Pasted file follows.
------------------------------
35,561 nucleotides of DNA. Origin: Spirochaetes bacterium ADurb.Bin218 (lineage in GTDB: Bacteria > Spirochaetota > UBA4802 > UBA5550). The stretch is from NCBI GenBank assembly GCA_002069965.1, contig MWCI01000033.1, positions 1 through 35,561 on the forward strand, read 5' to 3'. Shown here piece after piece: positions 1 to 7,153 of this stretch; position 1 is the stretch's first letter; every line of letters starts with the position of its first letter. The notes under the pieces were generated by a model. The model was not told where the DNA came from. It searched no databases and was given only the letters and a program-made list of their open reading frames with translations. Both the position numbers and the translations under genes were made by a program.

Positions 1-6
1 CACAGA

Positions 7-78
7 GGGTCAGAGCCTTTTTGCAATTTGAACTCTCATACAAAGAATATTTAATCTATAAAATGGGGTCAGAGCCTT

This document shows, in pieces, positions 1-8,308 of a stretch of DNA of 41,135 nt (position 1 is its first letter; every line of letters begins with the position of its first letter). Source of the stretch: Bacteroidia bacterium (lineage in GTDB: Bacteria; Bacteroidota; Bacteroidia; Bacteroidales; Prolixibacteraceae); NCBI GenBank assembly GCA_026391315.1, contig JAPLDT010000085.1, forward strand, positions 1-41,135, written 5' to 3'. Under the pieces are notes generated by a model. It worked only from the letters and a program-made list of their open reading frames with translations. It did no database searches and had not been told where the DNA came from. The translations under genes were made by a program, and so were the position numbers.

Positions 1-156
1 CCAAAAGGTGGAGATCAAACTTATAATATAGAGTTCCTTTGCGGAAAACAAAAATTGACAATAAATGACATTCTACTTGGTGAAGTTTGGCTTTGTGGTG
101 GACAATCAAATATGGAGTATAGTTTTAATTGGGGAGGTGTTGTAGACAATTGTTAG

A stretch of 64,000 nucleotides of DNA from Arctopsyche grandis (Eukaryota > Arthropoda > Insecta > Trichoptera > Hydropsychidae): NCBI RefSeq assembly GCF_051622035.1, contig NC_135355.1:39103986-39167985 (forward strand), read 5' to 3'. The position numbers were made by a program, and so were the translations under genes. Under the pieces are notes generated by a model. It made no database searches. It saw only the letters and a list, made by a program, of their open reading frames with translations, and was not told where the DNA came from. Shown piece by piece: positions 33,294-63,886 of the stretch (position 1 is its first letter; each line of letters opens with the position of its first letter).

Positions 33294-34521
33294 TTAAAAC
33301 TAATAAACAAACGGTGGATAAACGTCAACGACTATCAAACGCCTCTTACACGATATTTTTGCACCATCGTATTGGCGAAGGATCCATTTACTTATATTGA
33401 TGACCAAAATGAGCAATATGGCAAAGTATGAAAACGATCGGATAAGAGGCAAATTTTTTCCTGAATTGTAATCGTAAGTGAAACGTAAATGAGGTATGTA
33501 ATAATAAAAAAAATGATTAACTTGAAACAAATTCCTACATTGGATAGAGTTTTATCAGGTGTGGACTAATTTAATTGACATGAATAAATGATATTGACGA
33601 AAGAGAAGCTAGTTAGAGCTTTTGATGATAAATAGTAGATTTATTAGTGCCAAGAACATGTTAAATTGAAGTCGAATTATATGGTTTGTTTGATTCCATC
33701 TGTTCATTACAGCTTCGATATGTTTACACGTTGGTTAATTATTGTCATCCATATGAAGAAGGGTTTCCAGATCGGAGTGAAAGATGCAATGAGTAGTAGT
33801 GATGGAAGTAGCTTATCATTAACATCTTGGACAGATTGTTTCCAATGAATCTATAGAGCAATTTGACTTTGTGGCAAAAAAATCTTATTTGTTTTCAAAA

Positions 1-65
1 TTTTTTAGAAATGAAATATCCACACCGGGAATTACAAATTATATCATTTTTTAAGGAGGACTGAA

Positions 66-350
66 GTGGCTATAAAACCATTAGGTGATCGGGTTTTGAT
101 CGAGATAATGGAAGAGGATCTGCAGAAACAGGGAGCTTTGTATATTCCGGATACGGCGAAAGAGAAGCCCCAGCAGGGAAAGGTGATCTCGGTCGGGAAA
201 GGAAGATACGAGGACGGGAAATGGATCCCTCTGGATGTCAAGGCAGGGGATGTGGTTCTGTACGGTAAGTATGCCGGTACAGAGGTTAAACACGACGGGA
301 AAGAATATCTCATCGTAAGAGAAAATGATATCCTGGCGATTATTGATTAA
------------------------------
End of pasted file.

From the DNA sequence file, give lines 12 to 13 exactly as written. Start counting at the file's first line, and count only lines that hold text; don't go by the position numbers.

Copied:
33294 TTAAAAC
33301 TAATAAACAAACGGTGGATAAACGTCAACGACTATCAAACGCCTCTTACACGATATTTTTGCACCATCGTATTGGCGAAGGATCCATTTACTTATATTGA